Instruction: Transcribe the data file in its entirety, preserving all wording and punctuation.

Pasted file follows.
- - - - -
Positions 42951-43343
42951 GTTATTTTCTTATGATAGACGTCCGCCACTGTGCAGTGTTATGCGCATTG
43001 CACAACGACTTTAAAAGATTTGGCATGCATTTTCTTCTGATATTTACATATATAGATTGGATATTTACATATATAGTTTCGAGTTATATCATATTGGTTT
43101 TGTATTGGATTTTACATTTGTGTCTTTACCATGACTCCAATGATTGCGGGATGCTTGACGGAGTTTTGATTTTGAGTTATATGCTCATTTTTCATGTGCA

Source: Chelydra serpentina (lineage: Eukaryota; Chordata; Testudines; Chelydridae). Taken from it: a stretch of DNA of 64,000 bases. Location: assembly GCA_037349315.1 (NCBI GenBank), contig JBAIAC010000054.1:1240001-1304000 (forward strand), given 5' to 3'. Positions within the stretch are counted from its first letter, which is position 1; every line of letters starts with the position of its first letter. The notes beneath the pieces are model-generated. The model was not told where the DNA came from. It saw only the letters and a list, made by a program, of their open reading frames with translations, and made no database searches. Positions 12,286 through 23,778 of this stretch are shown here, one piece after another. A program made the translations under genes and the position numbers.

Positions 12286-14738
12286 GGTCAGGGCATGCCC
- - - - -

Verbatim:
Positions 42951-43343
42951 GTTATTTTCTTATGATAGACGTCCGCCACTGTGCAGTGTTATGCGCATTG
43001 CACAACGACTTTAAAAGATTTGGCATGCATTTTCTTCTGATATTTACATATATAGATTGGATATTTACATATATAGTTTCGAGTTATATCATATTGGTTT
43101 TGTATTGGATTTTACATTTGTGTCTTTACCATGACTCCAATGATTGCGGGATGCTTGACGGAGTTTTGATTTTGAGTTATATGCTCATTTTTCATGTGCA

Source: Chelydra serpentina (lineage: Eukaryota; Chordata; Testudines; Chelydridae). Taken from it: a stretch of DNA of 64,000 bases. Location: assembly GCA_037349315.1 (NCBI GenBank), contig JBAIAC010000054.1:1240001-1304000 (forward strand), given 5' to 3'. Positions within the stretch are counted from its first letter, which is position 1; every line of letters starts with the position of its first letter. The notes beneath the pieces are model-generated. The model was not told where the DNA came from. It saw only the letters and a list, made by a program, of their open reading frames with translations, and made no database searches. Positions 12,286 through 23,778 of this stretch are shown here, one piece after another. A program made the translations under genes and the position numbers.

Positions 12286-14738
12286 GGTCAGGGCATGCCC